Last Crafts-to-Go

Pick up a Crafts-to-Go bag this Saturday, June 26! It’s the last one of the season.
Stay tuned for the Fall.

Starting at 12:30 (and until 2:00 or as long as supplies last) drop by the Books-to-Go pickup spot in the back by the parking lot and look for the purple cart!

Our last craft is another one with paper straws, this time building a minimalist airplane with straws & paper.

There will be at least 20 bags to give away. There’s no signup. They are available as long as supplies last!

Spider craft

Straws & Pipe cleaner spider
Spider web

2019-2021 LGBTQ+ and Gender Nonconforming Picture Books for Younger Readers at Takoma Park MD Library

I’m Not a Girl by Maddox Lyons and Jessica Verdi
My Rainbow by DeShana Neal and Trinity Neal
Pride Colors by Robin Stevenson
Glad, Glad Bear by Kimberly Gee
Ho’Onani: Hula Warrior by Heather Gale
Intersection Allies by Chelsea Johnson, LaToya Council, and Carolyn Choi
Julián at the Wedding by Jessica Love
Jack (not Jackie) by Erica Silverman
Except When They Don’t by Laura Gehl
When Aidan Became a Brother by Kyle Lukoff
Maiden & Princess by Daniel Haack and Isabel Galupo
Call Me Max by Kyle Lukoff
What Riley Wore by Elana K. Arnold
Old MacDonald Had a Baby by Emily Snape
Pride: The Story of Harvey Milk and the Rainbow Flag by Rob Sanders
It Feels Good to be Yourself: A Book About Gender Identity by Theresa Thorn

New LGBTQ+books for teens & tweens

We have all of these available for checkout at the library!

We Used To Be Friends by Amy Spalding
Rick by Alex Gino
Felix Ever After by Kacen Callender
Stay Gold by Tobly McSmith
All Boys Aren’t Blue: A Memoir-Manifesto by George M. Johnson
Seeing Gender: An Illustrated Guide to Identity and Expression by Iris Gottlieb
A Quick and Easy Guide to Queer & Trans Identities by Mady G. and Jules Zuckerberg
Last Night at the Telegraph Club by Malinda Lo
As the Crow Flies by Melanie Gillman
The Mighty Heart of Sunny St. James by Ashley Herring Blake
Too Bright to See by Kyle Lukoff
Let’s Talk About Love by Claire Kann
A High Five for Glenn Burke by Phil Bildner
Identity: A Story of Transitioning by Corey Maison
Laura Dean Keeps Breaking Up With Me by Mariko Tamaki
Kings, Queens, and In-Betweens by Tanya Boteju
Be Gay, Do Comics: Queer History, Memoir, and Satire by The Nib
Trans Mission: My Quest to a Beard by Alex Bertie
Out: How To Be Your Authentic Self by Miles McKenna
King and the Dragonflies by Kacen Callender
The Best At It by Maulik Pancholy

Picture books, beginning readers, and poetry

New picture books from Brian Floca, Dave Eggers, Elisha Cooper, Mary Lyn Ray, and more
Beginning readers
Three picture books and a collection of poetry.
Picture books

New cicada books at the library!

Bonjour! New French children’s books

We have lots of new French kids books, for young kids to teens (or adults who are learning or brushing up on their French.) Check them out!

Gerald and Piggy readers!
Comic strips/graphic novels
Chapter books, series, and fairy tales
Picture books
Graphic novels (or BDs if you prefer)

New books!

Picture books, some nonfiction
For teens: nonfiction and a graphic novel
Exciting new young adult novels
Middle grade chapter books
Beginning readers and Minecraft
Nonfiction for younger kids
Picture books & nonfiction

Picture books, some nonfiction

New kids and young adult books at the Takoma Park MD Library!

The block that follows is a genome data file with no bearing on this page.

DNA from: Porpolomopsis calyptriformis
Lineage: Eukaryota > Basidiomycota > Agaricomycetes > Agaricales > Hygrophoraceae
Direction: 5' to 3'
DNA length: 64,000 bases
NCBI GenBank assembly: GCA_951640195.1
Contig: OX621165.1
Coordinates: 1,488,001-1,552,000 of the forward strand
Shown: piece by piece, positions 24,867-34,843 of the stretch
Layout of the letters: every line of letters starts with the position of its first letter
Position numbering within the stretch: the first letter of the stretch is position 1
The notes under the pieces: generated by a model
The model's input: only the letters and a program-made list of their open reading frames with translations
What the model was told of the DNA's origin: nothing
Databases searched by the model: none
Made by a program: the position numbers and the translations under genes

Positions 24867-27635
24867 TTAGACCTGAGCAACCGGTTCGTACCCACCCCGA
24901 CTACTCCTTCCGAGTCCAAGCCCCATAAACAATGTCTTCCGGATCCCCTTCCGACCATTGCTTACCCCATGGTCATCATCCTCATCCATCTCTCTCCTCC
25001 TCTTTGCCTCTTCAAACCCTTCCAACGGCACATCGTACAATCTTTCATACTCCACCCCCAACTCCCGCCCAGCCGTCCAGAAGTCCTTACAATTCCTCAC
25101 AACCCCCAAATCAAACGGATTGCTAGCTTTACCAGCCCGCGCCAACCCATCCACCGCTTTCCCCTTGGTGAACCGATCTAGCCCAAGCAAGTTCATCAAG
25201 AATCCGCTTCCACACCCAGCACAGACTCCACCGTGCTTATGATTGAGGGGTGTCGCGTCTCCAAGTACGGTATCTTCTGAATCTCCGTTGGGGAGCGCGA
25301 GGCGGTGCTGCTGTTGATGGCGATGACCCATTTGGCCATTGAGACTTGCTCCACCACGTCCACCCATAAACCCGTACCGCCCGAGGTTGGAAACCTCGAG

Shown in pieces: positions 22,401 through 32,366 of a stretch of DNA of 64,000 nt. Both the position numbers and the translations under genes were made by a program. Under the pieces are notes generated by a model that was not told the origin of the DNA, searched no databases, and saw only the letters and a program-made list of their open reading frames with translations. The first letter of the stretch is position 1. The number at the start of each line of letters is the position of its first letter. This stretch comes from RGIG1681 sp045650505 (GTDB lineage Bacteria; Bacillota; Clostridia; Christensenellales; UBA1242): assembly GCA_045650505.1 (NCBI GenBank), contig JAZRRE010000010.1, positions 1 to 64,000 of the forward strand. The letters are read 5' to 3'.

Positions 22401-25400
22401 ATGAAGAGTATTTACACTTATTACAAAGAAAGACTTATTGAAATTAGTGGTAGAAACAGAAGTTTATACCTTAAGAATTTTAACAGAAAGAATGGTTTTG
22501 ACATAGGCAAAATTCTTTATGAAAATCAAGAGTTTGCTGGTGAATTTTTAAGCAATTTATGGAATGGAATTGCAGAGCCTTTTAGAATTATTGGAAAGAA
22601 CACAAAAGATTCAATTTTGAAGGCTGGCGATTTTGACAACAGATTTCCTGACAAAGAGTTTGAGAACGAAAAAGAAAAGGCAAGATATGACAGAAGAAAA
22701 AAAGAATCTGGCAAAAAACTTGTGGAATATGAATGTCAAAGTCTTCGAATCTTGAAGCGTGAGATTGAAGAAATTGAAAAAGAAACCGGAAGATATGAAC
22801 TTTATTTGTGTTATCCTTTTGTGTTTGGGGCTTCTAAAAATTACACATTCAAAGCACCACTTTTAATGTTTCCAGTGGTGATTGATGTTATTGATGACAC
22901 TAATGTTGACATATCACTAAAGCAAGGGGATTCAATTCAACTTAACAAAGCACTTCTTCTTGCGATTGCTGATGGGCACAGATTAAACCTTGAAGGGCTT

Uses for Boys

Featured image

I shouldn’t have loved Uses for Boys like I did, given the possibilities for sensationalism and exploitation in the subject matter. Somehow this book evokes Go Ask Alice and the work of Ellen Hopkins–not my faves–yet I still thought it a powerful portrait of a girl losing herself. Erica Lorraine Scheidt’s writing is controlled and spare, magical and true.

Scheidt thanks YA author Francesca Lia Block, who writes with a similar poetic touch about a similar milieu. Weetzie Bat readers will be impressed by Scheidt’s much darker work about girls wearing thrift shop outfits hungering for a good meal or familial intimacy. Scheidt’s descriptions, tone, and voice evoked Block’s. Their writing shares a lyrical and delicate fairy tale aspect, but I found Scheidt to be much more mature and skillful. I don’t want to pick on Block, who I will always have a fondness for as a teenage dangerous angel looking for something real, yet sparkly to read, but Scheidt has the best of Block’s sparkle without the long lists of her favorite things and romanticizing of eating disorders. This is a serious book that could have been marketed to adults, similar perhaps to The Lovely Bones.

The only attention Anna receives is from boys. She is passive, scared, neglected, and alone. She needs a family but gets a bunch of terrible boys’ attention, bullying, and abuse instead. Anna is neglected by her mother, a woman who is only validated by the attention of men, who always has a new boyfriend or husband, who can’t get close to Anna. It’s hard for me to understand how Anna’s mother can so profoundly abandon her after being close to her as a child. The way that Anna is repeatedly failed by adults in his book is infuriating. It seemed unrealistic to me, though I could be wrong and I hope that I am.

The plot description does not do justice to Scheidt’s writing, which I should also say can be extremely upsetting. I would recommend this only to older teens because of the graphic descriptions of Anna’s abuse, relationships, and general alienation. It’s triggering stuff, but written with an uncommon beauty. I believe that girls should be prepared for the world and for the possible manipulation and lack of empathy of others without being driven to fear and anxiety.